The Politico article reports that in a White House meeting with eight Christian faith leaders, President Obama urged them not to let the debates that are going on about other issues such as ACA stop them from continuing to advocate for immigration reform.

The same article says that even though Boehner's announcement means that immigration reform has "lost momentum", the president "remains optimistic there will be progress by December".

This, from the president who has deported more people, at a faster rate, than any other president in US history and who is refusing so far even to consider using his broad executive power over immigration enforcement to give relief to the great majority of the 11 million people now facing deportation.

This strikes me as being a little like what the situation would have been if Al Capone had called a group of policemen in for a meeting and lectured them about the need to continue fighting against crime.

And what is the point of using words such as "life support" or "lost momentum" to describe the status of immigration reform in Congress now? As Sargent writes:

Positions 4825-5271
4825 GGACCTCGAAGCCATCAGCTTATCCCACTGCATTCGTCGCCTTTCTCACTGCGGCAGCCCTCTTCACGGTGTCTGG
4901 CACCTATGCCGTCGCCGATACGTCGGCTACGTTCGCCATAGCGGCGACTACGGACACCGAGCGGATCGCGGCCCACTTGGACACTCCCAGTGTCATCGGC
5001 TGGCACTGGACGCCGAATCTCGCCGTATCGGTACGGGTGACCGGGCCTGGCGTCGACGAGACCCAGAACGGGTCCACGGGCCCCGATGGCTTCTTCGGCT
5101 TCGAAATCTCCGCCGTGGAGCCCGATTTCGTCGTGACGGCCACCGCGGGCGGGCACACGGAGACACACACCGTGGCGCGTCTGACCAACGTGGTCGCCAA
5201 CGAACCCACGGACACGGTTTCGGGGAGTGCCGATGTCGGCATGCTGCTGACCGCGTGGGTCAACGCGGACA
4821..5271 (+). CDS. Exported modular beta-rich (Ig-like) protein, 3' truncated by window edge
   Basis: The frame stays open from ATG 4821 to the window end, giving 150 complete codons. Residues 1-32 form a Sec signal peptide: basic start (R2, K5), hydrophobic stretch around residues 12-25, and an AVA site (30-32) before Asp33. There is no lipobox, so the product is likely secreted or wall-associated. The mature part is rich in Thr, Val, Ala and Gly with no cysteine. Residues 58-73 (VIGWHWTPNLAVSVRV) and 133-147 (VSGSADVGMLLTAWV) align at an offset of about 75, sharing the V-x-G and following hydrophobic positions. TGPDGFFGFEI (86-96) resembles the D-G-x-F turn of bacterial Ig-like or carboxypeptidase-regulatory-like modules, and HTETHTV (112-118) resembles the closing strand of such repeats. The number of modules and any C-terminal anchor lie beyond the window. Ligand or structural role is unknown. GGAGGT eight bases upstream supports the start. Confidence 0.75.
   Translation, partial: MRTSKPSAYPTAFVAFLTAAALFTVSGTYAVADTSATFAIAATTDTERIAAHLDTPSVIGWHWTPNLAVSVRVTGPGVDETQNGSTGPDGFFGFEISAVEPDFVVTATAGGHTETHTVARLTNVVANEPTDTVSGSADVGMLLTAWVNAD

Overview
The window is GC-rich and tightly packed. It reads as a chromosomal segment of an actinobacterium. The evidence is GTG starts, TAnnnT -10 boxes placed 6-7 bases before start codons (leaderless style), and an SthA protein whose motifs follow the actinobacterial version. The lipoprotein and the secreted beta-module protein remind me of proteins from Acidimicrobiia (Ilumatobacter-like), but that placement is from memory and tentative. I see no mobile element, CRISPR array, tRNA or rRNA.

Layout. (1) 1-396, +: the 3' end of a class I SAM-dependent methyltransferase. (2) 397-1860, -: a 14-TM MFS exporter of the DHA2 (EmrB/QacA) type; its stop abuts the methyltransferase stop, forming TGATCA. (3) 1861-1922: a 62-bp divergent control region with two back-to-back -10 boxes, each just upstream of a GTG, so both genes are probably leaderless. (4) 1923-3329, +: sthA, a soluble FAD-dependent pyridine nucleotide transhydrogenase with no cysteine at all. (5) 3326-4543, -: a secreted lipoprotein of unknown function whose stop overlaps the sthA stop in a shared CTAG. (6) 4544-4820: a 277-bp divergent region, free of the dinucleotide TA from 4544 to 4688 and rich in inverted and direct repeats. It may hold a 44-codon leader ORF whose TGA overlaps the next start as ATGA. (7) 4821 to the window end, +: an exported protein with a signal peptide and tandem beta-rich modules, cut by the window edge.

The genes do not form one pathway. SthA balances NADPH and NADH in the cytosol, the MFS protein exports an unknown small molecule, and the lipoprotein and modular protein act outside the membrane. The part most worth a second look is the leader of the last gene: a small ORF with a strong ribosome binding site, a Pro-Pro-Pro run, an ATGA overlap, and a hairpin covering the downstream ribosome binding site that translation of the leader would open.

"We are not getting immigration reform if House GOP leaders are not willing to get the anti-amnesty-at-all-costs crowd a bit riled up at some point in the process. Boehner's quotes today suggest they just aren't willing to do that, whatever the long term costs to the party."

Dead is dead. It is now up to reform supporters to make the case to America's Latino and other immigrant communities that reform died because the Republican party was unwilling or unable to deal with its racist base, and to do everything possible to turn out minority voters in record numbers in the Congressional election a year from now.